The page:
CBL Office Welcomes New Faculty Coordinator

Dr. Debra Fetherman shares her passion, expertise in Community-Based Learning in new role. 
CBL Office Welcomes New Faculty Coordinator

In the fall of 2022, the Office of Community-Based Learning (CBL) welcomed a new CBL Faculty Coordinator, Debra L. Fetherman, Ph.D., MCHES. Dr. Fetherman is an associate professor of Health and Human Performance and is the director of the Health Promotion Program. Since joining the University in 2005, she has demonstrated her deep passion for engaging with the Scranton area community and interest in pedagogy, assessment and supporting her fellow faculty members.  

In her CBL role, Dr. Fetherman follows Meghan Ashlin Rich, Ph.D., associate professor of Sociology/Criminal Justice and Women’s Studies who served as the inaugural CBL faculty coordinator from 2017-2020. Under the leadership of Dr. Ashlin Rich, the CBL Office and faculty coordinator role was established and grew, including new faculty resources such as the annual CBL faculty workshop and other training and networking opportunities.  

Engaging in CBL since 2006, Dr. Fetherman has incorporated several multi-year projects addressing partner needs in the community. Her first CBL project at the University was The Growing Stronger Project, a strength training and nutrition education program targeting older adults in the community. With community-partner, the Lackawanna County PA State Cooperative Extension, this program was offered at multiple senior centers in the county.   

Dr. Fetherman has cultivated strong relationships with community partners including St. Joseph’s Center and the Autism Collaborative Centers of Excellence, Executive Hub at The University of Scranton.  Despite the challenges during the coronavirus pandemic, Dr. Fetherman has continued to support community-partners organizations by adapting presentations to virtual formats and working with her students on community-based research projects. In her new role, Dr. Fetherman hopes to support her fellow faculty members as they incorporate CBL into their courses. In her first year, Dr. Fetherman and the CBL Board are creating new opportunities, including a new CBL Faculty Fellows program as well as workshops and resources related to reflection and assessment.  
“Community-based learning represents Jesuit values in action and is a best practice of Ignatian pedagogy.  CBL creates an exceptional teaching and learning experience where all involved (faculty, students, and community members) embody being men and women for and with others,” said Dr. Fetherman.  

Dr. Fetherman also partnered with St. Joseph’s Center to assist with the development and implementation of The CareStrong Wellness Program, an employee wellness program. Dr. Fetherman’s recent projects include a spring 2021 partnership with St. Joseph’s to develop physical activity interventions for employees. Students in her HPRO 413: Worksite Health Promotion created a “Pop-Up Wellness Facilitator Guide” for the center to implement brief wellness breaks throughout the workday. In the same semester, her HPRO 320: Health Promotion Program Planning students developed employee physical activity interventions for Saint Joseph's Center.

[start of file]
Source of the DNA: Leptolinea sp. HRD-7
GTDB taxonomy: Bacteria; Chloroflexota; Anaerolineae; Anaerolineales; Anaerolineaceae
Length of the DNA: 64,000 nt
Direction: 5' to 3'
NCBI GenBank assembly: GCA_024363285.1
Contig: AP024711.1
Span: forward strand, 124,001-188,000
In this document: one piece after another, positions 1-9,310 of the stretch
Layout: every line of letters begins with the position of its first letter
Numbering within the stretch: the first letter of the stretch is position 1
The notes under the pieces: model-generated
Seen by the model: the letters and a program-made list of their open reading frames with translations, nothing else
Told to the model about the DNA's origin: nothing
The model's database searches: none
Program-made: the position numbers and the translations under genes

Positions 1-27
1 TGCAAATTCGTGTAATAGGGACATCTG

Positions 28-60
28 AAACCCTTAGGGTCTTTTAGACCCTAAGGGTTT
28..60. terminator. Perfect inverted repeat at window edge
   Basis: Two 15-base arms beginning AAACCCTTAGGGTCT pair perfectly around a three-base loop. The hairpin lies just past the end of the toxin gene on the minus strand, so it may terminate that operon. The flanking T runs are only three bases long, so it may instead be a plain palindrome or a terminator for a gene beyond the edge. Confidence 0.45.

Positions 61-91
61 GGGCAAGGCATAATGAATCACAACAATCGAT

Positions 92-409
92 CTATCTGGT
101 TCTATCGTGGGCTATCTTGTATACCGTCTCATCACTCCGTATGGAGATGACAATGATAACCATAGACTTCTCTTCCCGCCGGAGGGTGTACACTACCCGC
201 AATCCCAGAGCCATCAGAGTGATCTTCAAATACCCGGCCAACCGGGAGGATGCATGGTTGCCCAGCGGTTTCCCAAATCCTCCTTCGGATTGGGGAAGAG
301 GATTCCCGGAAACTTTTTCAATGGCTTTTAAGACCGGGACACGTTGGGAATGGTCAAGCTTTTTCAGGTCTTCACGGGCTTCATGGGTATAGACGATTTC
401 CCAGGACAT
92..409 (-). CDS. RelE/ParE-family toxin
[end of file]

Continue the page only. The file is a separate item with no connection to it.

This spring her HPRO 340 “Health Literacy” course is continuing the CBL partnership with Erin Dunleavy, Ph.D., the director of The Autism Collaborative Centers of Excellence, Executive Hub at The University of Scranton to help identify the health literacy needs of the center, its partners, and priority populations. This collaboration began in the fall semester of 2021 with Health Promotion students in the HPRO 410 “Health Communication” course completing the first CBL project focused on the Center’s needs related to health literacy. Dr. Fetherman’s students learned about the community context of this project by hearing from a guest speaker from hub, onsite orientation at the center, attendance at one parent support group meeting via Zoom with pre- and post-reflection writing activities, class written reflection activity on autism personal stories, and autism myth quiz. A summary of the course’s findings was shared with Dr. Dunleavy.  

“Dr. Fetherman brings long experience in how to create and sustain community partnerships in ways that benefit student learning goals and prioritize and respond to the needs of the community. We are excited to build on the good work of the last few years to also create new support opportunities for faculty looking to improve their current CBL courses or create new community-engaged activities.” Said Julie Schumacher Cohen, Chair of the CBL Board and Assistant Vice President for Community Engagement and Government Affairs.   

The Office of Community-Based Learning was created in 2017 to strengthen and expand CBL across the University, reflecting the commitment to reciprocal relationships that support both student learning and the greater Scranton community. For more information, please visit scranton.edu/CBL or contact cbl@scranton.edu 

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